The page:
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Question:

Proposition 2.13 - Let $\phi$ and $\psi$ be simple functions in $L^+$.

a.) If $c\geq 0$, $\int c\phi = c\int \phi$.

b.) $\int(\phi + \psi) = \int \phi + \int \psi$.

c.) If $\phi\leq \psi$, then $\int \phi\leq \int \psi$.

d.) The map $A\rightarrow \int_{A}d\mu$ is a measure on $M$.

Attempted proof a.) - If $c\geq 0$ then $$\int c\phi = \int c\sum_{j}a_j \chi_{E_j} = c\int \sum_{j}a_j \chi_{E_j} = c\int \phi$$

Attempted proof b.) Let $\phi = \int_{j}a_j\chi_{E_j}$ and $\psi = \sum_{k}b_k\chi_{f_k}$, then $$\int \phi + \int \psi = \int \sum_{j}a_j\chi_{E_j} + \int \sum_{k}b_k\chi_{F_k} = \sum_{j}a_j\mu(E_j) + \sum_{j}b_k\mu(F_k)$$

Before I go on with c and d I saw that after this last step we can say $$\sum_{j}a_j\mu(E_j) + \sum_{j}b_k\mu(F_k) = \sum_{j}a_k\sum_{k}\mu(E_j\cap F_k) + \sum_{k}b_k\sum_{j}\mu(E_j\cap F_k)$$ I don't understand how they are equal. So this is a more of an algebra question I guess more than a measure theory question. Any suggestions is greatly appreciated.

Background Information:

We fix a measure space $(X,M,\mu)$, and we define $$L^+ = \ \ \text{the space of all measurable functions from} \ X \ \text{to} \ [0,\infty]$$ If $\phi$ is a simple function in $L^+$ with standard representation $\phi = \sum_{1}^{n}a_j\chi_{E_j}$, we define the integral of $\phi$ with respect to $\mu$ by $$\int \phi d\mu = \sum_{1}^{n}a_j\mu(E_j)$$

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  • $\begingroup$ In a) you are practically using the proposition that you want to prove. At this stage, we do not know if integrals satisfy scalar linearity (to move out a constant). $\endgroup$
    – user305860
    Jun 23, 2016 at 14:38

1 Answer 1

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Let $(X,M, \mu)$ be a measure space.

Question:

Proposition 2.13 - Let $\phi$ and $\psi$ be simple functions in $L^+$.

a.) If $c\geq 0$, $\int c\phi = c\int \phi$.

b.) $\int(\phi + \psi) = \int \phi + \int \psi$.

c.) If $\phi\leq \psi$, then $\int \phi\leq \int \psi$.

d.) The map $A\rightarrow \int_{A}d\mu$ is a measure on $M$.

Proof a.) - If $c\geq 0$ then \begin{align*} \int c\phi &= \int c\sum_{j}a_j \chi_{E_j} = \int \sum_{j}ca_j \chi_{E_j} = \sum_{j}ca_j \mu(E_j)= \\ &= c\left(\sum_{j}a_j \mu(E_j) \right)= c\int \sum_{j}a_j \chi_{E_j} = c\int \phi \end{align*}

Proof b.) Let $\phi = \sum_{j}a_j\chi_{E_j}$, $\psi = \sum_{k}b_k\chi_{F_k}$ and $\phi +\psi = \sum_{i}c_i\chi_{H_i}$ be the standard representations of $\phi$, $\psi$ and $\phi + \psi$.

Then $\{E_j\}_j$ is a finite family of disjoint measurable sets, such that $X= \bigcup_jE_j$. We also have that $\{F_k\}_k$ is a finite family of disjoint measurable sets, such that $X= \bigcup_kF_k$. And $\{H_i\}_i$ is a finite family of disjoint measurable sets, such that $X= \bigcup_kH_i$.

So we have that $\{E_j\cap F_k \cap H_i\}_{j,k,i}$ is a finite family of disjoint measurable sets, such that, for all $j$, $E_j =\bigcup_{k,i}(E_j\cap F_k \cap H_i)$; for all $k$, $F_k =\bigcup_{j,i}(E_j\cap F_k\cap H_i)$ and $H_i =\bigcup_{j,k}(E_j\cap F_k \cap H_i)$. So we have $$ \mu(E_j) =\sum_{k,i}\mu(E_j\cap F_k \cap H_i)$$ $$ \mu(F_k) =\sum_{j,i}\mu(E_j\cap F_k\cap H_i)$$ and $$\mu(H_i) = \sum_{j,k}\mu(E_j\cap F_k \cap H_i)$$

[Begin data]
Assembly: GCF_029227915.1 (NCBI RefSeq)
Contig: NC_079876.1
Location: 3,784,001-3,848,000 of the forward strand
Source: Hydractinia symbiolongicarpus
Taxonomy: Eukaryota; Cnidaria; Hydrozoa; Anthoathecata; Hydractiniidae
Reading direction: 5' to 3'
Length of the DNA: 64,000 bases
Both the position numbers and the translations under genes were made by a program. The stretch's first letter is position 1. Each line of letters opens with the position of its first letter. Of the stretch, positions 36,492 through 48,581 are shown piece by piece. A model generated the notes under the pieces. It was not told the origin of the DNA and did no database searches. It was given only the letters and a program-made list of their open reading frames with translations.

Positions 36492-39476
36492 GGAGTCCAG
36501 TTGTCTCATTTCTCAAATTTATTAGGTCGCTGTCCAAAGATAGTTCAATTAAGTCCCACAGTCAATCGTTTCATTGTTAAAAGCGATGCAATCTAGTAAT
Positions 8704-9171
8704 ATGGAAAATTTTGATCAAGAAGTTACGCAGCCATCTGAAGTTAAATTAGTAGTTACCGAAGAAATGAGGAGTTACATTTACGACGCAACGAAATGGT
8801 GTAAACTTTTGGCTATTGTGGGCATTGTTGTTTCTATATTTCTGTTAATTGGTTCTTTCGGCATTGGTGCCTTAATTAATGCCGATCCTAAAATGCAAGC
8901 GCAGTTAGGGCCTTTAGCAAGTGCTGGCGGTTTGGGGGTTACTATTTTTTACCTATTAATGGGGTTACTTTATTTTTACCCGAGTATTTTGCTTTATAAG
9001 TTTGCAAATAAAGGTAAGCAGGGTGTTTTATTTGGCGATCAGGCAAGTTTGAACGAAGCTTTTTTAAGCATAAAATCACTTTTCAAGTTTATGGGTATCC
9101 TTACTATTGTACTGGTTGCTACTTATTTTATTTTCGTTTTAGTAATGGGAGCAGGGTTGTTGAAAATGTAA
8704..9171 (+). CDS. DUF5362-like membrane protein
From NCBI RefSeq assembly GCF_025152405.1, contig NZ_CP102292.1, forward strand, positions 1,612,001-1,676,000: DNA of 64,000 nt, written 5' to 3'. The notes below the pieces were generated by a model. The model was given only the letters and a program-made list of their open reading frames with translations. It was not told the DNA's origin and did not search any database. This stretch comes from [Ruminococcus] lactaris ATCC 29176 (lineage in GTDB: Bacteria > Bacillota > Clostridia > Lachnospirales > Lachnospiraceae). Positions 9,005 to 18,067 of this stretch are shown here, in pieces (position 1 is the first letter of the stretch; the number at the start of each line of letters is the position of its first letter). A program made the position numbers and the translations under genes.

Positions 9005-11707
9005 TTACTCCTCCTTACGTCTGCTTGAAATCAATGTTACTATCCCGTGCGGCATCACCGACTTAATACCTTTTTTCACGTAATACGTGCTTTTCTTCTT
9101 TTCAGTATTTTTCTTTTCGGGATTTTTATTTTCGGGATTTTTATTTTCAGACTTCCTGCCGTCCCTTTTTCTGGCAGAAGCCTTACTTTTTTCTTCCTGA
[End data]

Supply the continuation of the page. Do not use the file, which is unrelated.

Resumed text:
Moreover, for all $j$, $k$, $i$, if $E_j\cap F_k \cap H_i \neq \emptyset$, then $a_j+b_k=c_i$.

\begin{align*} \int(\phi + \psi) &= \sum_{i}c_i\mu(H_i)= \sum_{i,j,k}c_i\mu(E_j\cap F_k \cap H_i)= \sum_{\substack{i,j,k \\ E_j\cap F_k \cap H_i \neq \emptyset}}c_i\mu(E_j\cap F_k \cap H_i)= \\ & = \sum_{\substack{i,j,k \\ E_j\cap F_k \cap H_i \neq \emptyset}}(a_j+b_k)\mu(E_j\cap F_k \cap H_i)= \sum_{i,j,k }(a_j+b_k)\mu(E_j\cap F_k \cap H_i)=\\ &= \sum_{i,j,k }a_j\mu(E_j\cap F_k \cap H_i)+ \sum_{i,j,k }b_k\mu(E_j\cap F_k \cap H_i)= \\ &= \sum_j a_j\sum_{i,k }\mu(E_j\cap F_k \cap H_i)+ \sum_k b_k\sum_{i,j }\mu(E_j\cap F_k \cap H_i)= \\ &= \sum_j a_j\mu(E_j)+ \sum_k b_k\mu( F_k )= \\ &=\int \phi + \int \psi \end{align*}

Proof c.) Let $\phi = \sum_{j}a_j\chi_{E_j}$ and$\psi = \sum_{k}b_k\chi_{F_k}$ be the standard representations of $\phi$ and $\psi$.

Then $\{E_j\}_j$ is a finite family of disjoint measurable sets, such that $X= \bigcup_jE_j$. And $\{F_k\}_k$ is a finite family of disjoint measurable sets, such that $X= \bigcup_kF_k$.

So we have that $\{E_j\cap F_k \}_{j,k}$ is a finite family of disjoint measurable sets, such that, for all $j$, $E_j =\bigcup_k(E_j\cap F_k)$ and for all $k$, $F_k =\bigcup_j(E_j\cap F_k)$. So we have $$ \mu(E_j) =\sum_{k,i}\mu(E_j\cap F_k \cap H_i)$$ and $$ \mu(F_k) =\sum_{j,k}\mu(E_j\cap F_k\cap H_i)$$

Moreover, for all $j$, $k$, if $E_j\cap F_k \neq \emptyset$, then $a_j\leq b_k$.

\begin{align*} \int\phi &= \sum_{j}a_j\mu(E_j)= \sum_{j,k}aj\mu(E_j\cap F_k)= \sum_{\substack{j,k \\ E_j\cap F_k \neq \emptyset}}a_j\mu(E_j\cap F_k) \leq \\ & \leq \sum_{\substack{j,k \\ E_j\cap F_k \neq \emptyset}}b_k\mu(E_j\cap F_k)= \sum_{j,k }b_k\mu(E_j\cap F_k)= \\ &= \sum_k b_k\sum_{j }\mu(E_j\cap F_k )= \sum_k b_k\mu( F_k )= \int \psi \end{align*}

Proof d.) Since for all $A \in M$, $\int_{A}d\mu=\int\chi_{A}d\mu=\mu(A)$, we have that the map $A\rightarrow \int_{A}d\mu$ is just the map $A \rightarrow \mu(A)$ a measure on $M$.

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  • $\begingroup$ Really well done, you made that so easy to grasp for me. Thank you! $\endgroup$
    – Wolfy
    Jun 23, 2016 at 20:25
  • $\begingroup$ Folland's proof of part d suggests to me that the statement of the proposition contains an error. I think he meant to write $A \mapsto \int_A \phi d\mu$. $\endgroup$ Sep 12, 2018 at 19:23

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